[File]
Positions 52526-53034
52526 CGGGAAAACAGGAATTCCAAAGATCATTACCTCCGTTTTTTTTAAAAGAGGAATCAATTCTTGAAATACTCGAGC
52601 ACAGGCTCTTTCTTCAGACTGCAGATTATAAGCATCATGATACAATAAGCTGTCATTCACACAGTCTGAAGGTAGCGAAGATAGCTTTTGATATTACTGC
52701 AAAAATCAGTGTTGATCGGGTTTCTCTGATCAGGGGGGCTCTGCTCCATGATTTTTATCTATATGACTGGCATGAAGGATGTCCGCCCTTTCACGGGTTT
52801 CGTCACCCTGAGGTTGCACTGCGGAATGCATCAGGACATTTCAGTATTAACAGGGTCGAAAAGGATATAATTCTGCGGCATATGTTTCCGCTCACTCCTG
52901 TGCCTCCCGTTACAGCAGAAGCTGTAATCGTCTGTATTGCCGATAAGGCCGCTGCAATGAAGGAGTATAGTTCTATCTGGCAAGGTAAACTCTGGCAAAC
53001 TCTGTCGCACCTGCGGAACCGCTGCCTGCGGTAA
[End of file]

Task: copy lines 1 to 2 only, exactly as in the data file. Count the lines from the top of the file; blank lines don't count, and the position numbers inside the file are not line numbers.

Positions 52526-53034
52526 CGGGAAAACAGGAATTCCAAAGATCATTACCTCCGTTTTTTTTAAAAGAGGAATCAATTCTTGAAATACTCGAGC